(image from the bobofiles.com)

12 comments:

Randal Graves said...

It's the same projection in a new medium. I still get this crap when I AM reading. Not from my wife, thankfully.

"It's not like you're doing anything."

"Assholes, reading IS doing something. YOU should try it."

Blogging is definitely writing. Different than what I do offline, sure, but it's still writing.

DivaJood said...

Blogging is most definately writing. And it is just as difficult. And just as erratic.

Our Juicy Life said...

It is writing, definately. I would not call myself a "writer", I blog because I want to document our move to France. When I didn't have a blog I didn't write on paper or typewriter. But I do read, every day and I love it. I find blogging very difficut. It's like writing a new book every day and you get comments about that book, good or bad. I think blogging has brought out more writers and it's a good thing. Keeps the brain working.

La Belette Rouge said...

I was a "writer", i.e. I got paid for it. Then I quit writing because I wasn't getting paid enough. Then I started blogging and I feel like I am a better writer as a blogger than I was before I started( not that you can tell it from that sentence).
I absolutely think blogging is writing. However, it is also time consuming, and prevents me from doing important things like vacuuming. I love that about blogging.

Non, Je ne regrette rien said...

RG- yeah, the only difference I can see is I can't really "surf" my steno pad. well maybe for my own ranting.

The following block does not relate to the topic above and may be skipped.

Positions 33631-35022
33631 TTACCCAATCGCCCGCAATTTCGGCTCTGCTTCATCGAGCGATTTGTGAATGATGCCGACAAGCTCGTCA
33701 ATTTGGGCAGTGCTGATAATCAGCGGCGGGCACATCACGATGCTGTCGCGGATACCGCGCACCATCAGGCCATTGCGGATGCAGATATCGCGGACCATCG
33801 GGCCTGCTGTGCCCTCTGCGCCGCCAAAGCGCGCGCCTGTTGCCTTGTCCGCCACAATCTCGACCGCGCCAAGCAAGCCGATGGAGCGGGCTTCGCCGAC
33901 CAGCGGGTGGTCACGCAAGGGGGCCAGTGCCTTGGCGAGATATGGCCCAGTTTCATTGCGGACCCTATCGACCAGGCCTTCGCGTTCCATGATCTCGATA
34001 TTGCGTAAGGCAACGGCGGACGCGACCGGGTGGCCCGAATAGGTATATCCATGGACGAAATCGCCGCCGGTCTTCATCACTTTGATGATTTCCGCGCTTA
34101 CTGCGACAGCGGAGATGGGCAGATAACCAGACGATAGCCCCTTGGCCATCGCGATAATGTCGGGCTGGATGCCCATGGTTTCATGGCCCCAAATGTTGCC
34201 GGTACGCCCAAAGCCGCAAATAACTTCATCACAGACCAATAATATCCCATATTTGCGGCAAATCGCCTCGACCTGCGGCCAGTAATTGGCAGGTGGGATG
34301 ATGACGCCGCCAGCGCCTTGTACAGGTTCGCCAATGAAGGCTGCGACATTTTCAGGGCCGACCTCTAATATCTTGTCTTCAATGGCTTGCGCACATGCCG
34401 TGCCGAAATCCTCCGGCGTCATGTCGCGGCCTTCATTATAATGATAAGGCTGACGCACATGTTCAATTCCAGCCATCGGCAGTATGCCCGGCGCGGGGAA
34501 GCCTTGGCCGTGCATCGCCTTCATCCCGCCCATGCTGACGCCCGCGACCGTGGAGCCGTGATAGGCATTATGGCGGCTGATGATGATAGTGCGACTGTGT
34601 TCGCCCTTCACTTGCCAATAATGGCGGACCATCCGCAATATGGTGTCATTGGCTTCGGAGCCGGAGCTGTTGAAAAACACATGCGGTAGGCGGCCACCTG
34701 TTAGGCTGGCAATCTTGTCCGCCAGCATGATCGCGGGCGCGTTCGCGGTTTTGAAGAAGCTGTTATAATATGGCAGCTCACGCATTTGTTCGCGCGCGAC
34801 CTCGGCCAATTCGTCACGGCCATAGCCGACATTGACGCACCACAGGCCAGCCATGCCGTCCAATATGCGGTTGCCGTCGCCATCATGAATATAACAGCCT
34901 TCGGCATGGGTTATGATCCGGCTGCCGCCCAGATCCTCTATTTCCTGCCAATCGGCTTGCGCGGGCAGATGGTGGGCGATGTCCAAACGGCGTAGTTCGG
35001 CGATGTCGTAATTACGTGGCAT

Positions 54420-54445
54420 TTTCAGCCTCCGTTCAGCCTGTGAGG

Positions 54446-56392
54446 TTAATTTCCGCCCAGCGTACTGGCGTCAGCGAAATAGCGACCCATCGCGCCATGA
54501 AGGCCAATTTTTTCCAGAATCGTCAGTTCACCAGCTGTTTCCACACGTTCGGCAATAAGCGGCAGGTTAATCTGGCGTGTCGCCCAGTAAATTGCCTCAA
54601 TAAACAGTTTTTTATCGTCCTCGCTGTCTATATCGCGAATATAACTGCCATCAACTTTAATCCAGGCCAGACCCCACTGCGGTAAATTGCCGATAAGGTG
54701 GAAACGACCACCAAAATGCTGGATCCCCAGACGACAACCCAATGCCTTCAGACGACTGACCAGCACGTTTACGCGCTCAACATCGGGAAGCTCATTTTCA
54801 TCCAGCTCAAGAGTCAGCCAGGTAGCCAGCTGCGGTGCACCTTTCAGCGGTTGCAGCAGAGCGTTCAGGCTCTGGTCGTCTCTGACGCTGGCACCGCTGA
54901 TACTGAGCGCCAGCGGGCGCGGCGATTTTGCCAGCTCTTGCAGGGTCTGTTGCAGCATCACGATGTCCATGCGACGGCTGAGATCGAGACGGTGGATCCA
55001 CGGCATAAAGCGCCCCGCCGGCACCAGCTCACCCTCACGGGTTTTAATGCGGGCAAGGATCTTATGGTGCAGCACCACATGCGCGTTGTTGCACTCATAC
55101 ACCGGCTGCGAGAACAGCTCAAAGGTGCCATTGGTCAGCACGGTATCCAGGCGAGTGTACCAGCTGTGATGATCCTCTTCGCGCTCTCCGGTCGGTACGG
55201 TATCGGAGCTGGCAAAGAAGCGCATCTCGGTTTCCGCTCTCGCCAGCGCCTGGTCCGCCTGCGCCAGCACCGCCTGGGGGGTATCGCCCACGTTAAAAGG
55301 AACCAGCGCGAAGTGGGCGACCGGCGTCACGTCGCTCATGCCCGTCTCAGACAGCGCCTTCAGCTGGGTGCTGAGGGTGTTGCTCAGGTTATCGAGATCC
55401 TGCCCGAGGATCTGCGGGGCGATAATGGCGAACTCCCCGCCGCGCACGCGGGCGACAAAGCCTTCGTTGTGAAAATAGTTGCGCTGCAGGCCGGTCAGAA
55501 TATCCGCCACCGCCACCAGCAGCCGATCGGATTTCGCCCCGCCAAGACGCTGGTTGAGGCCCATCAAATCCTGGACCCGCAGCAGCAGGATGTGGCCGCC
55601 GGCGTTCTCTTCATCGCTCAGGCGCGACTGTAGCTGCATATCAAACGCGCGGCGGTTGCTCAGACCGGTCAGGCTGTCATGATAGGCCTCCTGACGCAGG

DJ- I definitely feel authorish, of course I write other stuffs too ... but my blood sweat tears are spilled daily.

OJL-*writer writer writer* there I said it. wait till you get here and can regale us with your stories of the Aveyron.

LBR-true, not only is the computer a tool of writing blogs, it is a tool of procrastination. I'm surrounded by projects and yet ... on any given day I might just ignore them all, dependent on my mood. But I was like that with my typewriter too!

Non, Je ne regrette rien said...
This comment has been removed by the author.
Hill Country Hippie said...

I think my big mistake was in letting everyone see how much I loved blogging, and how much fun I was having. Real writers are supposed to be alone and miserable, right?

Non, Je ne regrette rien said...

I haven't noticed any mistake on your part HCH ... all the better that you love it. Although I kind of agree that most writers have to have a little misery ... a little angst ... but no need to be alone.